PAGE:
News that an investment group is interested in buying and redeveloping the Belleview Biltmore hotel property — but not in saving the historic hotel structure itself — has spurred some creative thinking by the Belleair Town Commission. Commissioners have decided to explore the idea of offering financial incentives to attract parties interested in owning and restoring the hotel. It's a proactive step as options for saving the treasured landmark appear to be dwindling.
Two Miami investors, Daniel and Raphael Ades of Kawa Capital Management, are working on a deal to buy the Biltmore property from its current owner, who apparently lacks the financial capacity to redevelop the land and restore the hotel as promised. The Ades brothers have toured the property and have brought in experts to look at it. Just over a week ago, they met with city officials and wanted to know what kinds of development the town would allow on the property.
Mayor Gary Katica said he told them that developing the 136-acre golf course is "off the table" because people bought homes and condominiums on the golf course, and officials should not allow it to be converted to something else.
But for those with a sense of history, it is the shuttered old hotel that is the greatest concern. Built in the late 1800s, the enormous wooden structure is on the National Register of Historic Places. Its size and its dilapidated state present a challenge that the Miami investors aren't interested in tackling, but they appear willing to take on a partner if one can be found to restore the hotel.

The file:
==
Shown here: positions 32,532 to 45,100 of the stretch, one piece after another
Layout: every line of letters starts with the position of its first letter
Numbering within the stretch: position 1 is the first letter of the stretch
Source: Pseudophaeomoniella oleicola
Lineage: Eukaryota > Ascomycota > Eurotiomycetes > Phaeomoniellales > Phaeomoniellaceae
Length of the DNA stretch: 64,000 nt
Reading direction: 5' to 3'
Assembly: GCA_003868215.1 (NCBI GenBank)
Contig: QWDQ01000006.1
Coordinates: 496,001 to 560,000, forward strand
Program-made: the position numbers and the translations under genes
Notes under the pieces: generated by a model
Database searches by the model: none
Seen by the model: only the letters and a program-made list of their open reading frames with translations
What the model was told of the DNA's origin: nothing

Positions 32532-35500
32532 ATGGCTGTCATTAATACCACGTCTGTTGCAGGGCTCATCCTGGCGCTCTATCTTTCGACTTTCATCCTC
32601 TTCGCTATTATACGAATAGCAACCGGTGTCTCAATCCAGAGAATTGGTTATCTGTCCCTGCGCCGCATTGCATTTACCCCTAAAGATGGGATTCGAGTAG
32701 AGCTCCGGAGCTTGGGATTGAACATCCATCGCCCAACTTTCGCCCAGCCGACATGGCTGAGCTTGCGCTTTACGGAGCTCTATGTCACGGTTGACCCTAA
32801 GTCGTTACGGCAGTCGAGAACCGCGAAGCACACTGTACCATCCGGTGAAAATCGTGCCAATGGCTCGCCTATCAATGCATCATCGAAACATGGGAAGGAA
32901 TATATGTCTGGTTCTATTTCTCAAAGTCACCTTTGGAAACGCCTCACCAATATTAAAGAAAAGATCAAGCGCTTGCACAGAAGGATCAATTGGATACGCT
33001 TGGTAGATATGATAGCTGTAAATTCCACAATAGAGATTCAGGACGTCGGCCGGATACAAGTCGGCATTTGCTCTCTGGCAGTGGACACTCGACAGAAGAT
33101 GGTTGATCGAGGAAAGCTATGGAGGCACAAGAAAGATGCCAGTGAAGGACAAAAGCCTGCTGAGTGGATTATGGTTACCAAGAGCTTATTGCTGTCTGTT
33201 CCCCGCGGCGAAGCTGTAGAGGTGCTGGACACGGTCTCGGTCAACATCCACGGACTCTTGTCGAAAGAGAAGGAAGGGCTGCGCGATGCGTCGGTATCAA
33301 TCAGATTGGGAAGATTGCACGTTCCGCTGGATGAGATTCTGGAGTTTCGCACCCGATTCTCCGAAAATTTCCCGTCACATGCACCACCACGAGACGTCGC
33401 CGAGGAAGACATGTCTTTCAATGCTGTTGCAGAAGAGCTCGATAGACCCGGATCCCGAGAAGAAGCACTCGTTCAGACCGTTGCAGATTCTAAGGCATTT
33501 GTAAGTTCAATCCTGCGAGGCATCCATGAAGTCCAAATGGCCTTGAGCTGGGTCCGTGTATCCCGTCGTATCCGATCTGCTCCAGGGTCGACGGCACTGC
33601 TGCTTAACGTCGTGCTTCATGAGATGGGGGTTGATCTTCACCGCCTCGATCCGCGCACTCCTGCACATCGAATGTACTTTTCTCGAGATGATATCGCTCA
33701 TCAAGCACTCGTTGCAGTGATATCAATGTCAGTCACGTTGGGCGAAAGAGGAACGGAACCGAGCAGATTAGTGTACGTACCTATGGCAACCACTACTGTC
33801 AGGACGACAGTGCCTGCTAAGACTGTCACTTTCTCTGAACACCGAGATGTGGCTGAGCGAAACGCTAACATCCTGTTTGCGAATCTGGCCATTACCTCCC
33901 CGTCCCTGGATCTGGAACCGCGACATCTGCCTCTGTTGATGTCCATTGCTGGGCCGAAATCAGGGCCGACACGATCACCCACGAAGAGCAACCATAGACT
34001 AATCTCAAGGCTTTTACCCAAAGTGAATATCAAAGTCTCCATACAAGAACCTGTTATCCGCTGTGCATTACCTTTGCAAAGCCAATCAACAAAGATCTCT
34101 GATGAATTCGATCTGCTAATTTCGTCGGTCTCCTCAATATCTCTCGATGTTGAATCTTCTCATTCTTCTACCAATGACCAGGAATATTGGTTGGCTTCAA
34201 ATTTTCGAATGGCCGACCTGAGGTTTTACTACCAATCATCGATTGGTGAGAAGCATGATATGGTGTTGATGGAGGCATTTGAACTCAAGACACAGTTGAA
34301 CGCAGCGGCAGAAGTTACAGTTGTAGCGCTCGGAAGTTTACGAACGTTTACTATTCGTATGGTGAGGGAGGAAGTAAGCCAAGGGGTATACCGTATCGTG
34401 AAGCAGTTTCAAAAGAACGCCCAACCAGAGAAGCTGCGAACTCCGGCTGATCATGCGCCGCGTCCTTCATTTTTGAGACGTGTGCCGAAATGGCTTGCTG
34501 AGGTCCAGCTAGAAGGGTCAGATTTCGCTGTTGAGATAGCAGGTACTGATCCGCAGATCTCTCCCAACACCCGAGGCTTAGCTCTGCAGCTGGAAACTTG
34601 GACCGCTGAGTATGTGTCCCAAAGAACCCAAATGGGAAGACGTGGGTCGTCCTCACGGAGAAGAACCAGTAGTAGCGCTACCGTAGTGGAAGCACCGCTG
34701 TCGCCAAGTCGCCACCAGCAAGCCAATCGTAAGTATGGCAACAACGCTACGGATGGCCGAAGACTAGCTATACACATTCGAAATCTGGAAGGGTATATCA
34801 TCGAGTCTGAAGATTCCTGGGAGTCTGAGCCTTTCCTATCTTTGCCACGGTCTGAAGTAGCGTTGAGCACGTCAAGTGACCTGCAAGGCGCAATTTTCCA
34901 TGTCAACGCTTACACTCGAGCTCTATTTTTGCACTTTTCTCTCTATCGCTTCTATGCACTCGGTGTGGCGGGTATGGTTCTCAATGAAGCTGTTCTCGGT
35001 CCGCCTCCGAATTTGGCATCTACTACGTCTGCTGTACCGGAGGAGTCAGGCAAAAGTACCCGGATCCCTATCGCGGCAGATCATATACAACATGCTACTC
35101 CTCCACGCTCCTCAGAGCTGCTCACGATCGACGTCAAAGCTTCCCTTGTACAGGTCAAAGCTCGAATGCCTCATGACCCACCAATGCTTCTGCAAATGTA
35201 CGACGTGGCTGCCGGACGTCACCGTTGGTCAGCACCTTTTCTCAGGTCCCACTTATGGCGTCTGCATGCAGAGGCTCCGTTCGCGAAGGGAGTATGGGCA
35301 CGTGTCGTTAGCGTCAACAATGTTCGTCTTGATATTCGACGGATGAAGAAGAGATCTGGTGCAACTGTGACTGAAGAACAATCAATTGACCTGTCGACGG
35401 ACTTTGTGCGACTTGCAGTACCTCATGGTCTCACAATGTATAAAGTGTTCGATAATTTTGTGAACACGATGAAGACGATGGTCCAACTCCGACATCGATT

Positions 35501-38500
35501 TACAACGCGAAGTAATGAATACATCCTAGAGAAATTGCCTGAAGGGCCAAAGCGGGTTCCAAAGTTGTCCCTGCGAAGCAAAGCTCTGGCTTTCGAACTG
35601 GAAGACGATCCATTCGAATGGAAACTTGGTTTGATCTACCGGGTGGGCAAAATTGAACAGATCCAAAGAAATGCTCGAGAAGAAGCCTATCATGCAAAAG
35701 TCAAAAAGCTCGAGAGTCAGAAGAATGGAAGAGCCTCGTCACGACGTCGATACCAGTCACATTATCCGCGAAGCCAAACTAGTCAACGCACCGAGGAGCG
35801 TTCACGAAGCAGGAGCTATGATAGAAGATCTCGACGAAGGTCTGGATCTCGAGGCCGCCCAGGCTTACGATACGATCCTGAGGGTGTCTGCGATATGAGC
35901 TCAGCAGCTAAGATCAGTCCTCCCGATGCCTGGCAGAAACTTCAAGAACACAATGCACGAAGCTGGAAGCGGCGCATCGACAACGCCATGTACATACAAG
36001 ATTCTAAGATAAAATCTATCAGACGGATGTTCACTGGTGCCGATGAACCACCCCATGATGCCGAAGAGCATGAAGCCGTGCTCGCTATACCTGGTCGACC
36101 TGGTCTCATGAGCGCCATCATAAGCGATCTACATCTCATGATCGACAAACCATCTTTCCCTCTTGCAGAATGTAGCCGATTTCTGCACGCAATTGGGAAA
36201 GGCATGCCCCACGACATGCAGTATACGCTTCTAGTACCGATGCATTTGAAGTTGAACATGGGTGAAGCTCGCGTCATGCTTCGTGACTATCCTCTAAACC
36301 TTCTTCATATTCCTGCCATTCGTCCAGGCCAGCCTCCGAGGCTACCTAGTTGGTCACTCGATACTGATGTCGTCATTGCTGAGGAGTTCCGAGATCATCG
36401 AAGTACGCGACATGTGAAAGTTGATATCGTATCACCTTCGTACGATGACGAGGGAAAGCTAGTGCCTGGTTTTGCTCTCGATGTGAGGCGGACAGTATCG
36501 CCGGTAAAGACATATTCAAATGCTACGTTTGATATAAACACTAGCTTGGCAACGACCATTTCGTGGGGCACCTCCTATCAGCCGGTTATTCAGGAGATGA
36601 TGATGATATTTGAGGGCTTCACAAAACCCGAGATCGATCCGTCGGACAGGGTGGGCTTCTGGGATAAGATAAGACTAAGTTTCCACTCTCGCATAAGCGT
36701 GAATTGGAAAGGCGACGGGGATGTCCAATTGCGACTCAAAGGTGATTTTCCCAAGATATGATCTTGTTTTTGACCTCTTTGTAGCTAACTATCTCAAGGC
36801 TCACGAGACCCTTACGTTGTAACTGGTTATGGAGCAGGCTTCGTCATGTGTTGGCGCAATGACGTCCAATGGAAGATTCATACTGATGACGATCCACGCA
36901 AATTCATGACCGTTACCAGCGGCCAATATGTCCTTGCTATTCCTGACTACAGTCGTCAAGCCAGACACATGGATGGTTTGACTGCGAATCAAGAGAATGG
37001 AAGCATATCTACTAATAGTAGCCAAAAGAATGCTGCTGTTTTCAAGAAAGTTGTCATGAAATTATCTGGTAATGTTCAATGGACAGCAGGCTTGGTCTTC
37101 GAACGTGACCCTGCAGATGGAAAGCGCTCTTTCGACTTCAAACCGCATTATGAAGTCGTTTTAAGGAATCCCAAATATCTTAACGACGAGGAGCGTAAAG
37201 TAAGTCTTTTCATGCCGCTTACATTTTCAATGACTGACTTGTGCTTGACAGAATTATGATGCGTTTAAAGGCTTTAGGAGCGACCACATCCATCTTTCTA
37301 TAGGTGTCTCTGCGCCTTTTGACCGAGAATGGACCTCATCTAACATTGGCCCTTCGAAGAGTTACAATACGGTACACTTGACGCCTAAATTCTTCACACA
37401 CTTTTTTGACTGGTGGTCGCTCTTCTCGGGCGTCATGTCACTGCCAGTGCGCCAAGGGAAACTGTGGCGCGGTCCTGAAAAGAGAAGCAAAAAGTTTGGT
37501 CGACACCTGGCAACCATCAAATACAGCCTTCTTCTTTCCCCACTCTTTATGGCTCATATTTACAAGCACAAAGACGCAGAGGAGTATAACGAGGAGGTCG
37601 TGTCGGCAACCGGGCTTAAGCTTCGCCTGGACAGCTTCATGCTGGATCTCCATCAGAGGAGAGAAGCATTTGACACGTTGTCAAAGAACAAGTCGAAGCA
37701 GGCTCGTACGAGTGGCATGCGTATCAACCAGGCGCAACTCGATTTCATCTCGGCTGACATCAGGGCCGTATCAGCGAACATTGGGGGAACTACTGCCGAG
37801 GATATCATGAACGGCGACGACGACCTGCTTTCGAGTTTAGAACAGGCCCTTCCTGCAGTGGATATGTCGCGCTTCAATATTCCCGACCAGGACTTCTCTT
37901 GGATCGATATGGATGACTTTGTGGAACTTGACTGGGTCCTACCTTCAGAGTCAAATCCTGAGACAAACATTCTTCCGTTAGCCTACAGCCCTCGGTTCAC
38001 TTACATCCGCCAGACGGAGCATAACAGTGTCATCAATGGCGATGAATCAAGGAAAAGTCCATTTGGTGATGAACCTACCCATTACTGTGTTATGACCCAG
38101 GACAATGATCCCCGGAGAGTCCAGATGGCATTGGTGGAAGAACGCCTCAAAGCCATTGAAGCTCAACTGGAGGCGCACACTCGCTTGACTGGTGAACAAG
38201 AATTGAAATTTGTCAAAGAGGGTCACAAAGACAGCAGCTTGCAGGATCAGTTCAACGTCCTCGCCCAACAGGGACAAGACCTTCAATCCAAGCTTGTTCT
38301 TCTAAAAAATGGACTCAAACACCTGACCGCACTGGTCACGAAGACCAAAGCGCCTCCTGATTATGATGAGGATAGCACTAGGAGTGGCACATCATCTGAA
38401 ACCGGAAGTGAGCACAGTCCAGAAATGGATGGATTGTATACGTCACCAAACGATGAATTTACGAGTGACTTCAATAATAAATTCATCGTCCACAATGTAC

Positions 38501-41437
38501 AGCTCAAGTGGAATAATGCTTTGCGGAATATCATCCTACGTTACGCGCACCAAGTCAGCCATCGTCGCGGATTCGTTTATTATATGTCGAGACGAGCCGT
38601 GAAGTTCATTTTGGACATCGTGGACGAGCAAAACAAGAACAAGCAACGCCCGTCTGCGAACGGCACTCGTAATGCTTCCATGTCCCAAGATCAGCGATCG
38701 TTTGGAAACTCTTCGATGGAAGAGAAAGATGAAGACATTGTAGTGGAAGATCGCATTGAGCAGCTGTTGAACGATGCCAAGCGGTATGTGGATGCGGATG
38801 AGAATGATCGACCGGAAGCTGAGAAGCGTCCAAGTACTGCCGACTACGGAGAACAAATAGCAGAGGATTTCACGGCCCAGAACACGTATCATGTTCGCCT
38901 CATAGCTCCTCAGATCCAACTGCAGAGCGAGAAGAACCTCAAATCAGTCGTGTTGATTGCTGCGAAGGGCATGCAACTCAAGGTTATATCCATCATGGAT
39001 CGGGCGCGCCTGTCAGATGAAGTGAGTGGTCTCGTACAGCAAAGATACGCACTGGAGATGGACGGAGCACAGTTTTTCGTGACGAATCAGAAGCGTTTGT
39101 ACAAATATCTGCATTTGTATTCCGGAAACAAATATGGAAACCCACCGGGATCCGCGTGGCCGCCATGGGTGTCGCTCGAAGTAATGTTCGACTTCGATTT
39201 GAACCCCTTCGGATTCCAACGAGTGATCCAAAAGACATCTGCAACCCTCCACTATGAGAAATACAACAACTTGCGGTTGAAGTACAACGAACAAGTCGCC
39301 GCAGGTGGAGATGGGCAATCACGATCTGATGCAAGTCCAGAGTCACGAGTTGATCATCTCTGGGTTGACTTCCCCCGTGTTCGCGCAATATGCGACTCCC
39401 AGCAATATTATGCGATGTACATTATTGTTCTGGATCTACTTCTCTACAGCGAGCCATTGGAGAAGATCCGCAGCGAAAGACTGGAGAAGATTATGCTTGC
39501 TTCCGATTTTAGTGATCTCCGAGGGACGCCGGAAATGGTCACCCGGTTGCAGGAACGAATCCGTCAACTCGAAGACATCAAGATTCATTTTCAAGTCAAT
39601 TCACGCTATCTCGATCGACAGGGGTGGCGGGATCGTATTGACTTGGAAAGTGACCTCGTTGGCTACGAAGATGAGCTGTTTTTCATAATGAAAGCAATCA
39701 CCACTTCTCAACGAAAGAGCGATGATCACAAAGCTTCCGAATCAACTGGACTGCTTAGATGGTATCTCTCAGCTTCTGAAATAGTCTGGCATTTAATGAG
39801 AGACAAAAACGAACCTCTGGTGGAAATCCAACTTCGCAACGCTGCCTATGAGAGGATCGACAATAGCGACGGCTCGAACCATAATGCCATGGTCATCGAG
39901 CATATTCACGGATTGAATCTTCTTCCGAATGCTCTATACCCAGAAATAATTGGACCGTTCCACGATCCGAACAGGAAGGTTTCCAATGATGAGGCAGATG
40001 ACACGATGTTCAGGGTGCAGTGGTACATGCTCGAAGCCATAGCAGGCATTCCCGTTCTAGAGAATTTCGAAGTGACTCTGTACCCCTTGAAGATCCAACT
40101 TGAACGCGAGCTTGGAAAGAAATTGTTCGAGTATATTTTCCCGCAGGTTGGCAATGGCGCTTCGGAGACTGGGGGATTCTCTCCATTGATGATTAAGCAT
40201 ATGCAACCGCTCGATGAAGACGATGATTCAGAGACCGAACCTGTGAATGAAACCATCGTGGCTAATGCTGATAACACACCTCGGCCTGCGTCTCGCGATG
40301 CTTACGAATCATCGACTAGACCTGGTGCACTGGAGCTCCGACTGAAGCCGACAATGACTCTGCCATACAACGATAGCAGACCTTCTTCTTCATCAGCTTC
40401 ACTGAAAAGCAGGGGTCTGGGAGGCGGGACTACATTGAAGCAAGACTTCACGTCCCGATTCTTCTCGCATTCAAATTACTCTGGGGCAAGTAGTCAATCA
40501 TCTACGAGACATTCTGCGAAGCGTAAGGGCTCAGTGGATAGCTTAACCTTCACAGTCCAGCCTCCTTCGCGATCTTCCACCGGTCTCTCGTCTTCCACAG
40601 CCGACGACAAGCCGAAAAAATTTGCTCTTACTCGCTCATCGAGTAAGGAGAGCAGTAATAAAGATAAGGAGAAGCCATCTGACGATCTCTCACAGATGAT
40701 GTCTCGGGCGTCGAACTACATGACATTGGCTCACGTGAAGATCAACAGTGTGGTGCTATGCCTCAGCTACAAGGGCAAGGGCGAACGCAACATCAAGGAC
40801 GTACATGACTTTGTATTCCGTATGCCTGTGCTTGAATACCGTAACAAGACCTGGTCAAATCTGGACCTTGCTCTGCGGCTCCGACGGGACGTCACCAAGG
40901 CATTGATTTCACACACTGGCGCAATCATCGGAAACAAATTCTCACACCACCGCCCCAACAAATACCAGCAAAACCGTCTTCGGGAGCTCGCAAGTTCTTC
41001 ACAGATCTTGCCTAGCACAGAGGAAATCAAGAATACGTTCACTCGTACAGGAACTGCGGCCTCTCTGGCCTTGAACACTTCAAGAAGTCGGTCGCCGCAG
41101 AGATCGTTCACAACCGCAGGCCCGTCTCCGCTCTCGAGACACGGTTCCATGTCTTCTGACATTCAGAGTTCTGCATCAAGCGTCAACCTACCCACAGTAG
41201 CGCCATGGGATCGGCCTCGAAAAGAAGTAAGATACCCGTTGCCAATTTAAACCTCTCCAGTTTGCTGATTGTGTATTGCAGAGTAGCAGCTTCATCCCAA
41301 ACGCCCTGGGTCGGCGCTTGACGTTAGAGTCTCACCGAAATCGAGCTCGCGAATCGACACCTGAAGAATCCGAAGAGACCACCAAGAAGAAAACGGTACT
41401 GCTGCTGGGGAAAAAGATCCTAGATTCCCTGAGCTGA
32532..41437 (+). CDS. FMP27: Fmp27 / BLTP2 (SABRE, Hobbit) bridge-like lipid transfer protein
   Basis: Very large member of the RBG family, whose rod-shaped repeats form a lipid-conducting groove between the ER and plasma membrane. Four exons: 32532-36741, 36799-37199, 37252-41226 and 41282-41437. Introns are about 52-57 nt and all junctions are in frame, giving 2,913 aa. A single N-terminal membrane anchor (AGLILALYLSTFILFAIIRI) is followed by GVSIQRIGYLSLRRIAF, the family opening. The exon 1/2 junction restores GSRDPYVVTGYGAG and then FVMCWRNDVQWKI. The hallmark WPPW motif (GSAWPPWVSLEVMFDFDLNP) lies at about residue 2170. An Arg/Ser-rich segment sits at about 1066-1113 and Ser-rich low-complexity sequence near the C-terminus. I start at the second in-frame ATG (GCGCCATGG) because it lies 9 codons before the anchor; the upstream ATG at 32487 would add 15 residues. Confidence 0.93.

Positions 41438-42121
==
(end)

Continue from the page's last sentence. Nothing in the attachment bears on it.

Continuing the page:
Belleair Deputy Mayor Stephen Fowler doesn't want to leave that option to chance. At last week's Town Commission meeting, Fowler urged the town to look into offering tax incentives that might attract investors with the money and expertise to rehabilitate the hotel.
It has become common for cities and counties to offer financial incentives — usually tax rebates — to companies that promise new jobs. The state even offers matching money when the companies meet certain standards spelled out in state law. Belleair's situation probably wouldn't fit that model, but the commissioners directed Town Attorney David Ottinger to explore incentive options.
Meanwhile, town officials should encourage the Ades brothers to visit a commission meeting and share with the community the information they have gleaned from engineers and other experts who have toured the hotel. With the building in an alarming state of decay, and with the Florida economy still sputtering, is it time for the community to revise its expectation that the entire building can be saved?
For now, the idea of incentives at least offers a ray of hope.